- association of ideas
- The pattern in which different items in consciousness occur together or in succession. Laws of such association would play the same role in the study of conscious processes as laws of nature do in the study of natural phenomena. The first attempt to isolate the properties in virtue of which ideas follow one another is that of Aristotle, De Memoria et Reminiscentia (part of the shorter natural works, trs. as Of Memory and Reminiscence, ii. 451 b 18–20). Connections whereby one idea leads to another can be seen as sources of delusion (e.g. in Hutcheson, and to some extent in Locke ) or as an essential constructive mechanism of the human mind (e.g. in Hume ). Associationism, or the belief that there should be such laws, for instance depending on the similarity of ideas or their contiguity in time or place, is an important element in the philosophy of Hartley and especially Hume . It is later developed by Bain, J. S. Mill, and Condillac, but the rise of behaviourism and more sophisticated views about the relationship between consciousness and underlying processes have largely discredited the goal.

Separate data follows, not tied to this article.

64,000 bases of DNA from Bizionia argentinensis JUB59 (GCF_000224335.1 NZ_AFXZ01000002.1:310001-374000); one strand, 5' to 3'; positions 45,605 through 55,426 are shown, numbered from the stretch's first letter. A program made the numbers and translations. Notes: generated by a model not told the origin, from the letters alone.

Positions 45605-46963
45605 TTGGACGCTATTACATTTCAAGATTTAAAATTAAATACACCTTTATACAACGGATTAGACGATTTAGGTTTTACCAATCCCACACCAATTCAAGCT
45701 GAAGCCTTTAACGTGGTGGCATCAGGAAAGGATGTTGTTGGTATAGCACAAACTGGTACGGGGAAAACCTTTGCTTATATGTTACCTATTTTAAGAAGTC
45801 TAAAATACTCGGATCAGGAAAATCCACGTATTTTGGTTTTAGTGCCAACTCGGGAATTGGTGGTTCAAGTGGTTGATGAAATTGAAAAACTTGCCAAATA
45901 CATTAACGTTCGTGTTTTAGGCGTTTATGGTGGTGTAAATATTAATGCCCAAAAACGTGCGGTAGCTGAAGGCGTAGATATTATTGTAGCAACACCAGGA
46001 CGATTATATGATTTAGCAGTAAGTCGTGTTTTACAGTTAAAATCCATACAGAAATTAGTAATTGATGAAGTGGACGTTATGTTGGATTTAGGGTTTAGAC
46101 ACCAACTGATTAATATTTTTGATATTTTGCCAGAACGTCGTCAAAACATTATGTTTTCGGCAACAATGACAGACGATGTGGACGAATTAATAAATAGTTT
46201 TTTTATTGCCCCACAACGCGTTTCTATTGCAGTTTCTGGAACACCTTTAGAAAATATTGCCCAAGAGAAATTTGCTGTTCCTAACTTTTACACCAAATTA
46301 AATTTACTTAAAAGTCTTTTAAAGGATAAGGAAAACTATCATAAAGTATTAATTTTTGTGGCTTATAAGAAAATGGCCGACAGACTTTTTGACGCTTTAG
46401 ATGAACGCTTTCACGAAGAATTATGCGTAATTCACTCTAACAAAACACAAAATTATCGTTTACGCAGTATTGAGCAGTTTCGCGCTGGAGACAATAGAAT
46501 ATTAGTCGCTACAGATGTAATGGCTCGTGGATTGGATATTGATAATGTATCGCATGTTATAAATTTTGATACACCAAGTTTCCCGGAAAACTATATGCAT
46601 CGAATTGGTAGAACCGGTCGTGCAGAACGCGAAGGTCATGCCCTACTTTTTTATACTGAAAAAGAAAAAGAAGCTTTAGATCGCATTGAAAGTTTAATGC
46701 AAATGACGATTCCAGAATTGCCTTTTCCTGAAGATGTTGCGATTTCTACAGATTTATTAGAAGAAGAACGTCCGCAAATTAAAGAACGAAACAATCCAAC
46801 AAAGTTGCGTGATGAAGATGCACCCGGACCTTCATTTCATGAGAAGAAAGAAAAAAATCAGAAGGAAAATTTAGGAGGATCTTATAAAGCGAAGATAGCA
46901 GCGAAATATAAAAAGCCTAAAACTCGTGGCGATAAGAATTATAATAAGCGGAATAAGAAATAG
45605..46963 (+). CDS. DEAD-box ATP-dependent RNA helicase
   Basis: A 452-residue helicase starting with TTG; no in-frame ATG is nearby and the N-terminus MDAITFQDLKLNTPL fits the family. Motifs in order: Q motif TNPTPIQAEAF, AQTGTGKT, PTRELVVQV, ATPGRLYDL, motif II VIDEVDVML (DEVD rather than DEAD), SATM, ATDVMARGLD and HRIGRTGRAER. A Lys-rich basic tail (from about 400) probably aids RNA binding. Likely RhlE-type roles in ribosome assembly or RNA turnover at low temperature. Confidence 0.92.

Philosophy dictionary. Academic. 2011.